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Let $\{B_i\}_{i\in I}$ and $\{C_i\}_{i\in I}$ be families of sets. If $B_i$ is in one-to-one correspondence with $C_i$ for each $i\in I$, $\prod B_i$ is in one-to-one correspondence with $\prod C_i$.

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That's true. Do you have a question? – Chris Eagle May 3 '12 at 16:40
up vote 2 down vote accepted

Let $f_i\colon B_i\to C_i$ be a one-to-one correspondence.

Recall that if $I$ is an index, and $\{A_i\}_{i\in I}$ is a family of sets, then $$\prod_{i\in I}A_i = \left.\left\{\strut f\colon I\to \cup A_i\,\right| f(i)\in A_i\text{ for each }i\in I\right\}.$$

Intuitively, you want to define $\mathbf{g}\colon\prod B_i\to\prod C_i$ by saying: "given $f\in\prod B_i$, let $\mathbf{g}(f)$ be the function that takes $i$, maps it to $f(i)$, and then uses $f_i$ to send $f(i)$ to $C_i$. This will give me a function from $I$ to $\cup C_i$, and since $f(i)\in B_i$ and $f_i$ sends things in $B_i$ to $C_i$, the resulting function will be an element of $\prod C_i$."

Try to write that down and see if $\mathbf{g}$ is a bijection.

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I had problem with constructing g, now i proved thanks! – Katlus May 3 '12 at 17:08

$\newcommand{\Zobr}[3]{#1\colon#2\to#3}$If we have a map $\Zobr {f_i}{A_i}{B_i}$ for each $i\in I$ then the Cartesian product of these functions is the function $\Zobr{g=\prod\limits_{i\in I}f_i}{\prod\limits_{i\in I}A_i}{\prod\limits_{i\in I}B_i}$, where $g(f)$ for $f\in \prod\limits_{i\in I}A_i$ is given by $$g(f)(i)=f_i(f(i)).$$

You should have look at the definition of Cartesian product of arbitrary system of sets at Wikipedia or in Arturo's answer. If you understand the definition of Cartesian product of a system of sets, you should be able to understand the definition of product of functions given above. (You should also try to compare this with the case when $I$ is finite, which is much easier.)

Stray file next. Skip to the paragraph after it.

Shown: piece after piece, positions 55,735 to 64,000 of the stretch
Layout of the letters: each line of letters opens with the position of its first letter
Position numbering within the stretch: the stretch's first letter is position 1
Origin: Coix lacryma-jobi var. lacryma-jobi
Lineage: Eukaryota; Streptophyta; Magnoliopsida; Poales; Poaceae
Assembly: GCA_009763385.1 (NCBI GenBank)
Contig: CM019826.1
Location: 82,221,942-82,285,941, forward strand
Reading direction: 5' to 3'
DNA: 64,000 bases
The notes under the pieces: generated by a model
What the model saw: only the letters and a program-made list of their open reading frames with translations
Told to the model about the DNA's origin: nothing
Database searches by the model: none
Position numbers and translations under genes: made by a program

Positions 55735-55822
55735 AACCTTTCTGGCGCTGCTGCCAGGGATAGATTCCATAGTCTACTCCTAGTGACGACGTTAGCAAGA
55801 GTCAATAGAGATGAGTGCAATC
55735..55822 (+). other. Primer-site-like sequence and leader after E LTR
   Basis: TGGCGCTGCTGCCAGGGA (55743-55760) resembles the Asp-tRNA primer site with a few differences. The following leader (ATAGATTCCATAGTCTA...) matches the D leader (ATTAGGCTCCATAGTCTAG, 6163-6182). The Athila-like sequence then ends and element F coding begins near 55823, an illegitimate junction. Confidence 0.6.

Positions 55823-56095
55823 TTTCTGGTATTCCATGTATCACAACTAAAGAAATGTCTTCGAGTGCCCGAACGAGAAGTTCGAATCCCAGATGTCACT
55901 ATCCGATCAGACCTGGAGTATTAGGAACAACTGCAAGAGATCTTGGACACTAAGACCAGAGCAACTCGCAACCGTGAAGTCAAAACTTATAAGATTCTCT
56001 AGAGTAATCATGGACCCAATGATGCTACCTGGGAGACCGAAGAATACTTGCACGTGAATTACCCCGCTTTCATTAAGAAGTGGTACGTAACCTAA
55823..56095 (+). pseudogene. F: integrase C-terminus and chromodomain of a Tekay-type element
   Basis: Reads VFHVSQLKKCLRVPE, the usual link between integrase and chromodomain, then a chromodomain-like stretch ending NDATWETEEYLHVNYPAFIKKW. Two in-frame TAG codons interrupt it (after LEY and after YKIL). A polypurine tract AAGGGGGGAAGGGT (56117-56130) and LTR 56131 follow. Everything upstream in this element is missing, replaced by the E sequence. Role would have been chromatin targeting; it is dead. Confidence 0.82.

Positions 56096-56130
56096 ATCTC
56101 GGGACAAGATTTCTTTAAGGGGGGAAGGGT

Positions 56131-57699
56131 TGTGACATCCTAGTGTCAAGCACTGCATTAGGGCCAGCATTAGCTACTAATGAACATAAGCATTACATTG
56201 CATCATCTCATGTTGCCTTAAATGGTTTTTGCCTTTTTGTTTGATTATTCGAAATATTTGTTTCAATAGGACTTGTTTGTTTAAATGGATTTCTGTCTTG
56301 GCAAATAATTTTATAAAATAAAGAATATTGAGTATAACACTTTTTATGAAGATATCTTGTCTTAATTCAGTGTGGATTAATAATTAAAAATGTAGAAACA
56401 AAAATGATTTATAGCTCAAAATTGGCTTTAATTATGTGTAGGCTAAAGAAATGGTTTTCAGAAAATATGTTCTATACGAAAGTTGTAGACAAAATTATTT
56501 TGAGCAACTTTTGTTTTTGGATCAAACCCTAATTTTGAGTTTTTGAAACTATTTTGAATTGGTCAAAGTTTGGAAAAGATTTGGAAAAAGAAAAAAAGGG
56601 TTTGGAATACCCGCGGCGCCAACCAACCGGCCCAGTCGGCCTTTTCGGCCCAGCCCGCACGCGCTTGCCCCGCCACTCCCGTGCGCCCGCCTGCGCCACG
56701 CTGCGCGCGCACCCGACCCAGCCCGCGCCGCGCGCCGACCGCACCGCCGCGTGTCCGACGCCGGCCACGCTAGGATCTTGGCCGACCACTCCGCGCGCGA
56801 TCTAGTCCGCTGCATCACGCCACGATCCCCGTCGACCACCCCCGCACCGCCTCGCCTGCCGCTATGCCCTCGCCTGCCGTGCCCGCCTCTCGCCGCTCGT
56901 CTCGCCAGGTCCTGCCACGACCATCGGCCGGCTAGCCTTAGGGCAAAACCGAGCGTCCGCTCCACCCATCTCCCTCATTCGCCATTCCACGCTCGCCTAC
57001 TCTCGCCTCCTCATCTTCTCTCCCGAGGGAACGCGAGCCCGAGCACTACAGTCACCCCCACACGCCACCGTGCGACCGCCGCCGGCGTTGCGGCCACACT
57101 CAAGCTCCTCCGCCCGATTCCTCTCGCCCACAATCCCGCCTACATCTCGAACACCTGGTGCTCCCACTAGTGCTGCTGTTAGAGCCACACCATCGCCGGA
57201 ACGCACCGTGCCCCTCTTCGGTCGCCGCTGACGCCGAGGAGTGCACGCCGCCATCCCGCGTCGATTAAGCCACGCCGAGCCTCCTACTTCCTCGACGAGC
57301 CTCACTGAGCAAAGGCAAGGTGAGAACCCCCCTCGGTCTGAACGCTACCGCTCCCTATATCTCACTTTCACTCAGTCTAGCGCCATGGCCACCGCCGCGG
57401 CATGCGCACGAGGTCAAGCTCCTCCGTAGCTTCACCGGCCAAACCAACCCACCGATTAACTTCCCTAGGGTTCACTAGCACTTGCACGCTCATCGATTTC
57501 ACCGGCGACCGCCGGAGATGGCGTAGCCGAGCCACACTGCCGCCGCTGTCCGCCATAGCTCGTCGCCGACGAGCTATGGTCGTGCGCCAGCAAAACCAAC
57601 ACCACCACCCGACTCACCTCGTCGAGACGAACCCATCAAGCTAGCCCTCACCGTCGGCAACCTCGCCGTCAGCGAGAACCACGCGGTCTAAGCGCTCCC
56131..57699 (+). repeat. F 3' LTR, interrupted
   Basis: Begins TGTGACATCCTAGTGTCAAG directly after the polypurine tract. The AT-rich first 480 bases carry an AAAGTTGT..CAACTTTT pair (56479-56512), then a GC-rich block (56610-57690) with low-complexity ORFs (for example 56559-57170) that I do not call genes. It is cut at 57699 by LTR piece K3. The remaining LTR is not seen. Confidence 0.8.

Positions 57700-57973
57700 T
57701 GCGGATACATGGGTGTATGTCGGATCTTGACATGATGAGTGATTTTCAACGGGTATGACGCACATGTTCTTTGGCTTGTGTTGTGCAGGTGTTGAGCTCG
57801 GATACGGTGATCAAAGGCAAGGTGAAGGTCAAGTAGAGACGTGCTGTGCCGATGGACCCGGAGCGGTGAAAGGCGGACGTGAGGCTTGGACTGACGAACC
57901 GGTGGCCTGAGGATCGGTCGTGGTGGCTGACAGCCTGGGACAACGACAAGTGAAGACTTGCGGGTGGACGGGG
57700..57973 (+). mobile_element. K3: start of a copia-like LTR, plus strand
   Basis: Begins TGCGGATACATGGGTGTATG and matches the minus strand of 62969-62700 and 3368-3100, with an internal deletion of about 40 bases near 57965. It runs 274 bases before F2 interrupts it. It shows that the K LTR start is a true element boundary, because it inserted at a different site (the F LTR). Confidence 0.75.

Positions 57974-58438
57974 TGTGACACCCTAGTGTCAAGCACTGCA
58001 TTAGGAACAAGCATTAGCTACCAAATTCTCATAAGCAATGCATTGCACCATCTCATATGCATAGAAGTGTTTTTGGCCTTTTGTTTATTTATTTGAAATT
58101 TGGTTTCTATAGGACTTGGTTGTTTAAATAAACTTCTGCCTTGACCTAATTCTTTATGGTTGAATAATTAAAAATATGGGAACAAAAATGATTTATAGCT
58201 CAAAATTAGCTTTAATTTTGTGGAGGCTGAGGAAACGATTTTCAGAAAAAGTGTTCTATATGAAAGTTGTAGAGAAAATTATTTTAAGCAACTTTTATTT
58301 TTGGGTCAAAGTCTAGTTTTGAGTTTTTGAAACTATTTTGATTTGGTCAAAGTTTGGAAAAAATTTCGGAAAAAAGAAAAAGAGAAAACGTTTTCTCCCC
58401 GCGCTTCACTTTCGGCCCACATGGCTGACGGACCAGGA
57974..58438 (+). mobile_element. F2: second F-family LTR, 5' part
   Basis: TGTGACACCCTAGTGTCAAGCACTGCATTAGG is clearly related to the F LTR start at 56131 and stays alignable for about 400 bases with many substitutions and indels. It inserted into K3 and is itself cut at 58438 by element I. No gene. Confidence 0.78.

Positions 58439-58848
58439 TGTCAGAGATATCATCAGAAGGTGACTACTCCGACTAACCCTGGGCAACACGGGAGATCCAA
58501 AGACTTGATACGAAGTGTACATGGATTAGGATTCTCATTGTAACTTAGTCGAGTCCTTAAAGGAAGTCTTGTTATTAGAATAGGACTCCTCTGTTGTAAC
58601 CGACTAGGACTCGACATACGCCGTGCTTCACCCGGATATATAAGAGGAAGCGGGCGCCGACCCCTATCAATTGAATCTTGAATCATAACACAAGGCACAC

The proofs I wrote bellow are formal, they won't be very useful to you unless you acquire the intuition about these things - in my opinion it could be good if you try to understand the finite case first.

Lemma. Let $\Zobr {f_i}{A_i}{B_i}$ be functions for each $i\in I$.

  • (a) If $f_i$ is injective for each $i\in I$, then $\prod\limits_{i\in I} f_i$ is injective.
  • (b) If $f_i$ is surjective for each $i\in I$, then $\prod\limits_{i\in I} f_i$ is surjective.
  • (c) If $f_i$ is bijective for each $i\in I$, then $\prod\limits_{i\in I} f_i$ is bijective.

Proof. Denote $g:=\prod\limits_{i\in I}f_i$.

(a) Suppose that all $f_i$'s are injective. Let $f,f'\in \prod\limits_{i\in I}A_i$ and let $g(f)=g(f')$. This means that for each $i\in I$ we have $g(f)(i)=g(f')(i)$. By the definition of the function $g$ we get for each $i\in I$ the equality $f_i(f(i))=f_i(f'(i))$ and the injectivity of $f_i$ implies $f(i)=f'(i)$. Thus the functions $f$ and $f'$ are equal $g$ is indeed an injective map

(b) Let each $f_i$ be surjective and let $f\in\prod\limits_{i\in I}B_i$. Then for every $i\in I$ there exists $a_i\in A_i$ such that $f_i(a_i)=f(i)$. In the other words, $\{a\in A_i; f_i(a)=f(i)\}$ is a system of non-empty sets. Using Axiom of Choice we have that there exists a function $h$ defined on $I$ such that $h(i) \in \{a\in A_i; f_i(a)=f(i)\}$, i.e. $h(i)\in A_i$ a $f_i(h(i))=f(i)$ for each $i\in I$. The last equality means that $g(h)=f$. We have shown the each $f\in\prod\limits_{i\in I}B_i$ has a pre-image and thus $g$ is a surjective function.

(c) Follows easily from (a) and (b).

In case you haven't learned about Axiom of Choice yet, you can read that part as: we define $h(i)$ as an arbitrary element $a$ which fulfills $f_i(a)=f(i)$ (we know that at least one such element exists) and simply ignore the point that this axiom was used.

You only asked about the third part. You should be able to find a simpler proof of this, if you know that a function is bijective if and only if it has an inverse function. If you know that for each $f_i$ there is and inverse function $f_i^{-1}$, could you guess what is inverse to $g=\prod\limits_{i\in I}f_i$? Can you show that this function is indeed inverse to $g$?

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